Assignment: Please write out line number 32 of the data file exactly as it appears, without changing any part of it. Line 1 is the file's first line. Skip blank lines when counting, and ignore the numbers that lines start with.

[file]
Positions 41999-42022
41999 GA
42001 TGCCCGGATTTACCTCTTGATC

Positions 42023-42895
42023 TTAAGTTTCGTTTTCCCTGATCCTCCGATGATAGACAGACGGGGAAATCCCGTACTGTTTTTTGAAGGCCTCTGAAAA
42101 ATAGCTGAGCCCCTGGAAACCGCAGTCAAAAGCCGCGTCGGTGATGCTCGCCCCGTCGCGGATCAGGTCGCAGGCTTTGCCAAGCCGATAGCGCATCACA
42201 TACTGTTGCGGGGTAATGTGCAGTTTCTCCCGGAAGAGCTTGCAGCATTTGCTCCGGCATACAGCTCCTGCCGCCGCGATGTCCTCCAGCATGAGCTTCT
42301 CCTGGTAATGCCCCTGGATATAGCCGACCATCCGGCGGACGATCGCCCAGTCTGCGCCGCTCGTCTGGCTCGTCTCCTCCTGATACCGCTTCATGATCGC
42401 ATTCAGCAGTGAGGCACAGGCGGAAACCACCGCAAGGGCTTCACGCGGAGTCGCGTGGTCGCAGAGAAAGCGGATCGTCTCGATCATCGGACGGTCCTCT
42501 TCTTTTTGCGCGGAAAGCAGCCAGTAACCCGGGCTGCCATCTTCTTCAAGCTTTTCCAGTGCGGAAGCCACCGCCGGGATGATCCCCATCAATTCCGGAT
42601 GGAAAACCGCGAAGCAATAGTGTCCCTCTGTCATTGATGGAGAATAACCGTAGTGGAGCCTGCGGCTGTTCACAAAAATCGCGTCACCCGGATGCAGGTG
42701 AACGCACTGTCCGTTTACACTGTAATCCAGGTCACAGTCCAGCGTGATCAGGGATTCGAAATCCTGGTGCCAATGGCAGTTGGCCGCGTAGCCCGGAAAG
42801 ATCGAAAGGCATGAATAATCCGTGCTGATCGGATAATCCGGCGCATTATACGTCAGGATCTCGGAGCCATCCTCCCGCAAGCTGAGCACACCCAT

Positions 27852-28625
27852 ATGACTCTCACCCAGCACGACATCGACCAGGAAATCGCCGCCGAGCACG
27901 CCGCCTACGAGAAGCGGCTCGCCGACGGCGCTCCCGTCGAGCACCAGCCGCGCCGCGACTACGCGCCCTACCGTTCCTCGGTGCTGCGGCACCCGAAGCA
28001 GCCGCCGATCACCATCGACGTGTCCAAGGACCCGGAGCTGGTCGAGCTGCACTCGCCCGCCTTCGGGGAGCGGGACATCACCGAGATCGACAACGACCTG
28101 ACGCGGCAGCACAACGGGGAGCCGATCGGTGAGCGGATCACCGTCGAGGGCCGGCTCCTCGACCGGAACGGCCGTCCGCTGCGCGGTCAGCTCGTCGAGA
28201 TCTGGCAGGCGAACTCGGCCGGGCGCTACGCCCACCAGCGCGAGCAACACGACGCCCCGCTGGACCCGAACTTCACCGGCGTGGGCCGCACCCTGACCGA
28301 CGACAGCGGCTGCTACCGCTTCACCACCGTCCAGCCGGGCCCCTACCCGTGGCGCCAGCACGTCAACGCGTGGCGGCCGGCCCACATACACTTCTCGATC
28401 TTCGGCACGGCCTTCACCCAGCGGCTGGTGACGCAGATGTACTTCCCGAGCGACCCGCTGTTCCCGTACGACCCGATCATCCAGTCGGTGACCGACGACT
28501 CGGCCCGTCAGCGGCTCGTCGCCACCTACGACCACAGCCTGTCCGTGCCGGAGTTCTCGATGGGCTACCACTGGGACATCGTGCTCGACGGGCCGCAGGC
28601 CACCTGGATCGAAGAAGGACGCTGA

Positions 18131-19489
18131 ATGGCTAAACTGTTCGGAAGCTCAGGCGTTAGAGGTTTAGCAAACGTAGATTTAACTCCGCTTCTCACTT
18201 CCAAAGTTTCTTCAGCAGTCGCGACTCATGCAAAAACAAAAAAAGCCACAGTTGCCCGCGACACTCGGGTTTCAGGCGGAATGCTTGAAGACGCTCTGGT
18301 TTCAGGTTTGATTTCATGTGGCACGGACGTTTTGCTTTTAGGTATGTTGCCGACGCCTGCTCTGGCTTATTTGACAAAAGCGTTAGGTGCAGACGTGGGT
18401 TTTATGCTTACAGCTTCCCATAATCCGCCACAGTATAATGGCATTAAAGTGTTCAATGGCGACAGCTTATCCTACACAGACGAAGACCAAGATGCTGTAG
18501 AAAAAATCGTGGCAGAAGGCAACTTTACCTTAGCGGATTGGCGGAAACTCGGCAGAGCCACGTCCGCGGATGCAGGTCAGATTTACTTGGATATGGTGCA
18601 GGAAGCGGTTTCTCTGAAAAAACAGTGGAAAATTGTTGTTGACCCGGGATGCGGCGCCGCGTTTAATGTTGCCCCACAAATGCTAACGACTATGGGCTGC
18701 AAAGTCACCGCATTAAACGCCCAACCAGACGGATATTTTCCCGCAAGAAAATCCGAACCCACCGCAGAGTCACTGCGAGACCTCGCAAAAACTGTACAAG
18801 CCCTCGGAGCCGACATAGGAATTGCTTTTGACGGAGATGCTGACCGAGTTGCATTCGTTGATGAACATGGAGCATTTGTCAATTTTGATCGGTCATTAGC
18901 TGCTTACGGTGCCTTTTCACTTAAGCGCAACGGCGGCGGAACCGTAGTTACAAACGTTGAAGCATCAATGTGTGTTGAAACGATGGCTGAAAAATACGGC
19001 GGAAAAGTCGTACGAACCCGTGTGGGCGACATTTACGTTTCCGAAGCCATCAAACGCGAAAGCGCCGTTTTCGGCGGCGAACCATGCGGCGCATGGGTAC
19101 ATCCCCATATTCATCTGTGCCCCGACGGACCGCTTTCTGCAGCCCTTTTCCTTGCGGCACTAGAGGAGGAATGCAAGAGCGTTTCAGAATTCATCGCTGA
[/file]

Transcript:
18801 CCCTCGGAGCCGACATAGGAATTGCTTTTGACGGAGATGCTGACCGAGTTGCATTCGTTGATGAACATGGAGCATTTGTCAATTTTGATCGGTCATTAGC